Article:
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yellowmat
7th March 2006, 17:00
Here I am again :) but with a different problem.

I have an object that reads data from the serial port. This is binary data that match some key presses. Each key press has a hexadecimal value that I must extract from the binary data.

My questions are the following :
1. Is it possible to convert binary data to hexadecimal data ?
2. If it is possible, how could I make the convertion between binary to hexadecimal ?

KMAPSRULE
7th March 2006, 17:38
If you are just trying to display Hex Codes you can use the QString::number() Function.

int myBase = 16;
QString str = QString::number( my_binary_value, myBase);

where my_binary_value is one of:

int
uint
Q_LLONG
Q_ULLONG
long
ulong
double

yellowmat
8th March 2006, 10:28
I used QString::toLong but the conversion always failed.

I use your code and it is ok.

thanks

wysota
8th March 2006, 12:20
Please note, that you can't really distinguish between "binary" and "hexadecimal" data (and "octal" too). All of these have the same representation. Every modern computer keeps its data in all three of those formats at once, so there is no "conversion" from binary to hexadecimal or whatsoever -- there is only a matter of displaying data in binary, octal or hexadecimal form.

For example, if I want to display a decimal number 100:

hexadecimal: (100d = 6*16d + 4d) => 64h (0x64)
octal: (100d = 1*64d + 4*8d + 4d) => 144o (0144)
binary: (100d = 1*64d + 1*32d + 1*4d) => 1100100b

All data is stored as a series of bits, with each bit representing a single binary digit. But also three bits form an octal digit and on the same time four bits form a hexadecimal digit. So it is only a matter of taking an appropriate number of bits from the binary encoded values: 1100100 = (001) (100) (100) = (0110) (0100)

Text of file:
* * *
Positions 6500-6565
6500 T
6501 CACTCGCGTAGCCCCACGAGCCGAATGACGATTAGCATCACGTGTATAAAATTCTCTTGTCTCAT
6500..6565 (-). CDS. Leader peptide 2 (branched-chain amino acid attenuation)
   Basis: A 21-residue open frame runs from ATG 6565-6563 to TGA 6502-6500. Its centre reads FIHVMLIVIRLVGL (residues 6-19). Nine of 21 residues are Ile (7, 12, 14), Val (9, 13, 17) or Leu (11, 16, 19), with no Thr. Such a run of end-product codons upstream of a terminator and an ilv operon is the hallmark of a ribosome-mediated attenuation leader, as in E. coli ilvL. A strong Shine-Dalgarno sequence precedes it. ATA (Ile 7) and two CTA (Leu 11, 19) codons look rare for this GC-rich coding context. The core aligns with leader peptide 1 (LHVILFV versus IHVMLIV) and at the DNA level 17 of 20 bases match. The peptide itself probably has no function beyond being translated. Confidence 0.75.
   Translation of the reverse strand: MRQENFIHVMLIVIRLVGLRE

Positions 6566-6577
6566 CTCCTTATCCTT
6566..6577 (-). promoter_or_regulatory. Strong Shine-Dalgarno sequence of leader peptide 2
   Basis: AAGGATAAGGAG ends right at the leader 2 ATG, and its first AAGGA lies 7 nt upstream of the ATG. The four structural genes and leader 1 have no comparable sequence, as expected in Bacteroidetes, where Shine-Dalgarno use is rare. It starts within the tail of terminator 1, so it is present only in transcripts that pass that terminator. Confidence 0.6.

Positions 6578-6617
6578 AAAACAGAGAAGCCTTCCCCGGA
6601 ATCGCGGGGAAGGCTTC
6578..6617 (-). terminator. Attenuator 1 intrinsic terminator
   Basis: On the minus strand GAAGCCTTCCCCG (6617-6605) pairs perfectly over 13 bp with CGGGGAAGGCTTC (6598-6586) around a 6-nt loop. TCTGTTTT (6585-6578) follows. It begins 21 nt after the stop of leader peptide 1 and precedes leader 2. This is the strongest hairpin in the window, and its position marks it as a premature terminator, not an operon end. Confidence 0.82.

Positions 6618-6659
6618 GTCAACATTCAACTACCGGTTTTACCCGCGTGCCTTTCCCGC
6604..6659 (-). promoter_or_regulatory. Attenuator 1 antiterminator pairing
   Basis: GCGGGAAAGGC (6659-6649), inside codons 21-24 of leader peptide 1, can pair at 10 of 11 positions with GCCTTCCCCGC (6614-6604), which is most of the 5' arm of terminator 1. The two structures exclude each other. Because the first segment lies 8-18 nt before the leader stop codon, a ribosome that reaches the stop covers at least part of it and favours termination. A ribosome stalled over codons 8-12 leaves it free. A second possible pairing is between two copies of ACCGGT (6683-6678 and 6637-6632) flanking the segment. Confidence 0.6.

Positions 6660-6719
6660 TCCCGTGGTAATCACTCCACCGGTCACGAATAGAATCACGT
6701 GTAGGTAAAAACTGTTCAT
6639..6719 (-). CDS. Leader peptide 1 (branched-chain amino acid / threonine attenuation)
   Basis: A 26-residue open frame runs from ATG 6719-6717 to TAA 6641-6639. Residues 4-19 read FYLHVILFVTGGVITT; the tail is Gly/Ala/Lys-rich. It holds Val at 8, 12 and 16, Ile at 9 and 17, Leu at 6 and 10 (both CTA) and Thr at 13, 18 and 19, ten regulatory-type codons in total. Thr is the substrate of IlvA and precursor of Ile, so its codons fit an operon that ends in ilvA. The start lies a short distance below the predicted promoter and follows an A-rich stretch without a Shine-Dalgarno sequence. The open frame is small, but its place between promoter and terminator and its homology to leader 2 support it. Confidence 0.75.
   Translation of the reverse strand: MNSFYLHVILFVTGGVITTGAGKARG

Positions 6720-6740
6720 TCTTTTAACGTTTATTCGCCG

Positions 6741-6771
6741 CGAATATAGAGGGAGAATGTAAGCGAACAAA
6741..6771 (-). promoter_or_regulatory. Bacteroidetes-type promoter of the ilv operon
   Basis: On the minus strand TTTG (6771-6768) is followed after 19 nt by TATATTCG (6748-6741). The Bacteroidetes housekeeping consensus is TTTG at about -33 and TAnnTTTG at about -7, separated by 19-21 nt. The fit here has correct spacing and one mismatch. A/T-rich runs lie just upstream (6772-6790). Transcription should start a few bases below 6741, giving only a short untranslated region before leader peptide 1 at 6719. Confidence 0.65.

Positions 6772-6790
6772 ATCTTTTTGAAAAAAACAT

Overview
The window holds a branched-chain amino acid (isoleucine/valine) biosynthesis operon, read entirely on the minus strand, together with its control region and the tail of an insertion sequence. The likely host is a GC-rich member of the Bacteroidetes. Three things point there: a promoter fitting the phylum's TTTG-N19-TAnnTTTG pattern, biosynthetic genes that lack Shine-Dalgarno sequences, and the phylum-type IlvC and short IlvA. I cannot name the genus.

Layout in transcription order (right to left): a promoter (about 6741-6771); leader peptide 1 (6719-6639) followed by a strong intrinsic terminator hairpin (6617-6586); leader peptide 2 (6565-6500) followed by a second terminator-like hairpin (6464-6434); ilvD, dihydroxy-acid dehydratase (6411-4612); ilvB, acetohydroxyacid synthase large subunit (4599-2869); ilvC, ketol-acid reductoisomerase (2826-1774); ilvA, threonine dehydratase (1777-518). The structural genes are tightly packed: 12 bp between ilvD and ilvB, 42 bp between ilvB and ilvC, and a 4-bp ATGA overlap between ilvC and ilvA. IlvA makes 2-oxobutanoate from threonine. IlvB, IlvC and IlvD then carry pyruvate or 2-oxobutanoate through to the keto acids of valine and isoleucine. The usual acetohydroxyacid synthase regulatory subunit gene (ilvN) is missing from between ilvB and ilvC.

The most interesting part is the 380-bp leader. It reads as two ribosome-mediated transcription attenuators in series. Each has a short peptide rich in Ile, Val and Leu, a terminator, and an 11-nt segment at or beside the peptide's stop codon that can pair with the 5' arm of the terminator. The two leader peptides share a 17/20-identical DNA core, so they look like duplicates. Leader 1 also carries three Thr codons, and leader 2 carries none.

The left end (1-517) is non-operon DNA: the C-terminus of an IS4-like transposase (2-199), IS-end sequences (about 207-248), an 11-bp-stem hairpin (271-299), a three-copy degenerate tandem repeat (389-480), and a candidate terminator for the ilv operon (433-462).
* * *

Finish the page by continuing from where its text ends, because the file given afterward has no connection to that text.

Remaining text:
KMAPSRULE
8th March 2006, 17:17
For those less mathematically inclined a code example of what wysota is saying:

#include <iostream>

int main(int argc, char *argv[])
{

int myBase10 = 15; //15 in decimal
int myBase8 = 017; //15 in octal
int myBase16 = 0x000F; //15 in hex (leading zeros just to remind me that this is a 32 bit representation...its a personal preference 0xF would do )

if( (myBase10 == myBase16) && (myBase10 == myBase8) && (myBase16 == myBase8) )
{
std::cout << "They are all Equal, Under the Hood the Computer sees each of these as a 32 bit(because typed as int) base2 Number" << std::endl;
std::cout << "eg.( 0000000000001111 )(little endian order listed)" << std::endl;
std::cout << "It is the language and Compiler that give you the convenience of thinking in hex/octal/decimal..." << std::endl;

}//end if all ints are equal

return( 0 );
}//end main